2025 will also mark the anniversary of the Council of Nicaea (325), the 1700th. This Council defined the Symbol of our faith, which we profess every Sunday and on Solemnities. In two ways, this recurrence provokes us. On the one hand, it is an invitation to rediscover our faith, on which hope is founded. On the other hand, the synodal assembly of Nicaea illuminates the path we are on. It is an opportunity to give concreteness to the synodal form of being Church [cf. 17].

The Basilica of St John Lateran in 2025 will celebrate 1700 years since its dedication.

The ordinary Jubilee projects us towards the next extraordinary one in 2033, when we will celebrate 2000 years of the Redemption brought about by Jesus Christ [cf. 6]. And it is precisely the Redemption that suggests the four verbs of Christian hope, in fact, Christ: died, was buried, rose again, appeared. Christian hope is this: in the face of death, when everything seems to be over, sprouts of new life bloom. The newness of life that is disclosed through Baptism is a journey that begins in this life and will never end because it has eternal life as its goal.

The Pope’s hopes for humanity

The Holy Father invokes certain gifts for all. The first is that of peace understood not only as the absence of war. True peace means changing mentality, it means learning to think in terms of universal brotherhood [cf. nos. 8.16]. Silence the weapons and let the only sound echoing in the world be the cry of life and, in particular, of life being born. Here is the second gift: that cradles may once again be filled with tender faces to love [cf. n.9].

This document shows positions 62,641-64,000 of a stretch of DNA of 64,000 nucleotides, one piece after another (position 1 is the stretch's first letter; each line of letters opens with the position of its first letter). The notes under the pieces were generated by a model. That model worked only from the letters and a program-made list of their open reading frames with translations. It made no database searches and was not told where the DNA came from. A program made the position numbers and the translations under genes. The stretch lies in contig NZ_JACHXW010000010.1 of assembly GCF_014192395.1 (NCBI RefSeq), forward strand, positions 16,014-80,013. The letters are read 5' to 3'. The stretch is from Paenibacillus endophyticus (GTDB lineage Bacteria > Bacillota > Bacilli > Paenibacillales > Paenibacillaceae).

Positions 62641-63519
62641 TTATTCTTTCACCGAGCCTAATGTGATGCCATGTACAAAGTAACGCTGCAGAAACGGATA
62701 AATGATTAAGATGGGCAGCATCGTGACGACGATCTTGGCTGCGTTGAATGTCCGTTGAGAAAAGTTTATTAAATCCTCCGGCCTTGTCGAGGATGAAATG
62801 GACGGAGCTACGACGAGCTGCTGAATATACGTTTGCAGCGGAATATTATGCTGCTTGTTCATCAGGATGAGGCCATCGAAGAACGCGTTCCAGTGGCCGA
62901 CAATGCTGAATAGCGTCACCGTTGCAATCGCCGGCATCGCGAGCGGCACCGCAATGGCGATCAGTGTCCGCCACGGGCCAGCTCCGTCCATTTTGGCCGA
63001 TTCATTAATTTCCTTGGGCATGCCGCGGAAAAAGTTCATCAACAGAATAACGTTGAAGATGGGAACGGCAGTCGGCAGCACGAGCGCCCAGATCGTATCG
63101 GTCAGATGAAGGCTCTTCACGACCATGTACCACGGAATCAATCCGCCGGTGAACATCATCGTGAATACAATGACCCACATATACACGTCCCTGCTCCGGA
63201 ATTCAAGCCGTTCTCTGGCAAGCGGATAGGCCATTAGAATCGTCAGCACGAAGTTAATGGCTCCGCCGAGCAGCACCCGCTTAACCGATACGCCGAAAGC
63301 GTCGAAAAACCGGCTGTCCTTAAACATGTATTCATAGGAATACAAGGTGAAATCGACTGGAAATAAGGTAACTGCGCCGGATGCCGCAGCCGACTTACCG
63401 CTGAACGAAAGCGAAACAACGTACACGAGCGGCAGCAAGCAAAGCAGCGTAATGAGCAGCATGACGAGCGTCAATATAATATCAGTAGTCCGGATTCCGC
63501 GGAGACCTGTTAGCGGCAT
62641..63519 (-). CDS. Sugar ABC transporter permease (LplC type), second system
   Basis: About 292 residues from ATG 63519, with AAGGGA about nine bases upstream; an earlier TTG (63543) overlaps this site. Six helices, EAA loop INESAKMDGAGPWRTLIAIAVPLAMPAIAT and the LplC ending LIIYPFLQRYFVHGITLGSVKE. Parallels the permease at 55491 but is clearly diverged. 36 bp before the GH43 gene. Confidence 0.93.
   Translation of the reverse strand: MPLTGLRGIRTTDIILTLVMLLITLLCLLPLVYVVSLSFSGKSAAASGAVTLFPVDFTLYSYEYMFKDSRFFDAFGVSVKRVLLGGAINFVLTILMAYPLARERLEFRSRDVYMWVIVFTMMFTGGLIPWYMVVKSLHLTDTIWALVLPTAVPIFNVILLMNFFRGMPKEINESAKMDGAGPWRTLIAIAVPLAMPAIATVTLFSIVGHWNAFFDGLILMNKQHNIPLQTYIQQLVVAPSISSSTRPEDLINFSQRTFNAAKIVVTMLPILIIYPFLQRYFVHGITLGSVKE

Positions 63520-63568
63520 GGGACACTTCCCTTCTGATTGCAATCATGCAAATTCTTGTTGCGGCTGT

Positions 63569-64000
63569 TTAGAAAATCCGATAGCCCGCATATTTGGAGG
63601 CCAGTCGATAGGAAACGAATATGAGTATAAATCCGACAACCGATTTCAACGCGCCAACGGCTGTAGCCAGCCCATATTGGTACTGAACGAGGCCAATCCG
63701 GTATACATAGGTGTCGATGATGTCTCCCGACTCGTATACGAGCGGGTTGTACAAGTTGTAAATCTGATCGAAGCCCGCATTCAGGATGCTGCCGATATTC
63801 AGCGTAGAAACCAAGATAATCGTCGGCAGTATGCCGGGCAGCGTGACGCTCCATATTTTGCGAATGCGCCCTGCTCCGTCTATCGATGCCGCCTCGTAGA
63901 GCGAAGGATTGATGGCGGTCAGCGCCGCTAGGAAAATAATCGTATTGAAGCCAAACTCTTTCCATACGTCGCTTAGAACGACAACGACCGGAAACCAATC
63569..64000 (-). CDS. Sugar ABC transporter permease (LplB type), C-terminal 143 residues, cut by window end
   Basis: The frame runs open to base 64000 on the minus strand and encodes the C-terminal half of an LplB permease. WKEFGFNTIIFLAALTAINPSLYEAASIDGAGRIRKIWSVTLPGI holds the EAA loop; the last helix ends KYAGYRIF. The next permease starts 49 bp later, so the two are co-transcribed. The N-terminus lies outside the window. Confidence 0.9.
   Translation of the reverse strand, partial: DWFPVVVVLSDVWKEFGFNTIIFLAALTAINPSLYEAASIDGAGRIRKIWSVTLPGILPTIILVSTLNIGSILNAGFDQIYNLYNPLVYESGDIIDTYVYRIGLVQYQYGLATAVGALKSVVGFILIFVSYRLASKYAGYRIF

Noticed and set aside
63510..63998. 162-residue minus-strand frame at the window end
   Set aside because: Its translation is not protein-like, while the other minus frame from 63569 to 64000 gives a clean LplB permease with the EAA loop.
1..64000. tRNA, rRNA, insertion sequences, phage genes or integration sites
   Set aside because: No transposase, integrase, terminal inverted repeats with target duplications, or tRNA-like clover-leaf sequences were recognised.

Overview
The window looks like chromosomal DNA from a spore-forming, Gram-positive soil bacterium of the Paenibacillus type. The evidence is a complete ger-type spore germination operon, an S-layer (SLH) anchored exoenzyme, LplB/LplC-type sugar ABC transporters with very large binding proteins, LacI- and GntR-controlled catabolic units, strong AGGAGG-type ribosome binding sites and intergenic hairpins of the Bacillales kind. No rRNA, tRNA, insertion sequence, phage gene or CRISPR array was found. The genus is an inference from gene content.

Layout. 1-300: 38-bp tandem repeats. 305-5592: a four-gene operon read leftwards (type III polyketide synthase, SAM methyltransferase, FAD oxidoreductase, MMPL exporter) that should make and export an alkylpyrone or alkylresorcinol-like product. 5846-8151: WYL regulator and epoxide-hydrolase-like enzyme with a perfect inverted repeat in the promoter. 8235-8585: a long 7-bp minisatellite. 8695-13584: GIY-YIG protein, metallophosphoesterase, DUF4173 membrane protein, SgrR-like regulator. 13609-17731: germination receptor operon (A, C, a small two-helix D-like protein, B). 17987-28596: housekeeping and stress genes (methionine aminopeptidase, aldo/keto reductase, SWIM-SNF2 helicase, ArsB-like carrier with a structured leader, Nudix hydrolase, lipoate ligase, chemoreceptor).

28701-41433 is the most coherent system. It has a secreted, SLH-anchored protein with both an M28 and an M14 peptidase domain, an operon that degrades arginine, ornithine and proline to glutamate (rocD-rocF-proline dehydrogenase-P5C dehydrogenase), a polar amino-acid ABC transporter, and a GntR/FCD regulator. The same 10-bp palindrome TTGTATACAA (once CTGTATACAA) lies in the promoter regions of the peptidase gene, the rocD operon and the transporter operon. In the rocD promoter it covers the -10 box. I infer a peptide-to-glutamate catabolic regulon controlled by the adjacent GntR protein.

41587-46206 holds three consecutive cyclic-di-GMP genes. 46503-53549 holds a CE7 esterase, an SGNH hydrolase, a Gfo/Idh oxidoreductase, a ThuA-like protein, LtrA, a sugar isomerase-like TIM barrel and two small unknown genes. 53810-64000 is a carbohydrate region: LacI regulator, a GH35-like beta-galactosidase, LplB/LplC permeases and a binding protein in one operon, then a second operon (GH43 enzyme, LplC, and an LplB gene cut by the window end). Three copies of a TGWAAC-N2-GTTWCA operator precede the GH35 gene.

It also invokes respect for life at all stages and seasons. From when it is cherished in a mother’s womb to when it presents the traits of vulnerability and fragility due to the passing of years or the onset of illness [cf. nos. 14.24]. May the Jubilee year give new impetus to young people. We have handed them a complex world; we cannot leave them alone, and we cannot disappoint their expectations, clip their wings, or extinguish the hope in their hearts. On the contrary, we must promote and motivate them [cf. n.12].

Prisoners, migrants, refugees, the poor and all people in despair, for all, let the light of hope shine in their hearts. Pope Francis renews his call for the abolition of the death penalty worldwide and urges the debt of poor countries to be repaid so that they too can be reborn, and he calls for policies to ensure food, medicine and education for all and everywhere. He also recalls the great signs of the Jubilee: the pilgrimage to Rome, confession, the gift of indulgences and the stop at Marian shrines.

He concludes with the hope that humanity, in this Jubilee 2025, can rediscover trust in the Church, institutions, interpersonal relations, and international relations and work to promote the dignity of every human person and respect for creation[1].

Prof. Filomena Sacco

the original text is in Italian,
the article and featured image courtesy of Alphonsian Academy